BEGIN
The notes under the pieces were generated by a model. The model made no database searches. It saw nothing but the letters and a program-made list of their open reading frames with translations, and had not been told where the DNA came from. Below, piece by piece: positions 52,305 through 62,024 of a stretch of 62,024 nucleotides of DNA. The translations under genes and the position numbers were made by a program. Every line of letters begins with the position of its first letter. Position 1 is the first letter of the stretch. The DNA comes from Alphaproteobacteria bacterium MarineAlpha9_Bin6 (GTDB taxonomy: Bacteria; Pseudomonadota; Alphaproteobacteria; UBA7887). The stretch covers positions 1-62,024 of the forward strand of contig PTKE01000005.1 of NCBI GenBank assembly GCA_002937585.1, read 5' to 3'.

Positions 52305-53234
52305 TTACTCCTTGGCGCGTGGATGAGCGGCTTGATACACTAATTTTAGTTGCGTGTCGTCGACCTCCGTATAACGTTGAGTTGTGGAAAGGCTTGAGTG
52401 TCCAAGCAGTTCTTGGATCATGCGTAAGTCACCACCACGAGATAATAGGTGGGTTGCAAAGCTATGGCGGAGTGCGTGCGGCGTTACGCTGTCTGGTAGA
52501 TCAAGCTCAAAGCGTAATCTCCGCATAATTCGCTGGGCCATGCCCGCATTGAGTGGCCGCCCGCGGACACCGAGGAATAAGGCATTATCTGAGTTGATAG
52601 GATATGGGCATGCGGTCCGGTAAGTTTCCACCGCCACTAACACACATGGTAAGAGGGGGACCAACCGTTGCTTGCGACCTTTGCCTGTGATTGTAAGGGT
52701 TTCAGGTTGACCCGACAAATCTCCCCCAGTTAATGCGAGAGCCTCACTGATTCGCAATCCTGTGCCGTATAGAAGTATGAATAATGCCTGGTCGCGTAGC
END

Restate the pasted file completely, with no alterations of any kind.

The notes under the pieces were generated by a model. The model made no database searches. It saw nothing but the letters and a program-made list of their open reading frames with translations, and had not been told where the DNA came from. Below, piece by piece: positions 52,305 through 62,024 of a stretch of 62,024 nucleotides of DNA. The translations under genes and the position numbers were made by a program. Every line of letters begins with the position of its first letter. Position 1 is the first letter of the stretch. The DNA comes from Alphaproteobacteria bacterium MarineAlpha9_Bin6 (GTDB taxonomy: Bacteria; Pseudomonadota; Alphaproteobacteria; UBA7887). The stretch covers positions 1-62,024 of the forward strand of contig PTKE01000005.1 of NCBI GenBank assembly GCA_002937585.1, read 5' to 3'.

Positions 52305-53234
52305 TTACTCCTTGGCGCGTGGATGAGCGGCTTGATACACTAATTTTAGTTGCGTGTCGTCGACCTCCGTATAACGTTGAGTTGTGGAAAGGCTTGAGTG
52401 TCCAAGCAGTTCTTGGATCATGCGTAAGTCACCACCACGAGATAATAGGTGGGTTGCAAAGCTATGGCGGAGTGCGTGCGGCGTTACGCTGTCTGGTAGA
52501 TCAAGCTCAAAGCGTAATCTCCGCATAATTCGCTGGGCCATGCCCGCATTGAGTGGCCGCCCGCGGACACCGAGGAATAAGGCATTATCTGAGTTGATAG
52601 GATATGGGCATGCGGTCCGGTAAGTTTCCACCGCCACTAACACACATGGTAAGAGGGGGACCAACCGTTGCTTGCGACCTTTGCCTGTGATTGTAAGGGT
52701 TTCAGGTTGACCCGACAAATCTCCCCCAGTTAATGCGAGAGCCTCACTGATTCGCAATCCTGTGCCGTATAGAAGTATGAATAATGCCTGGTCGCGTAGC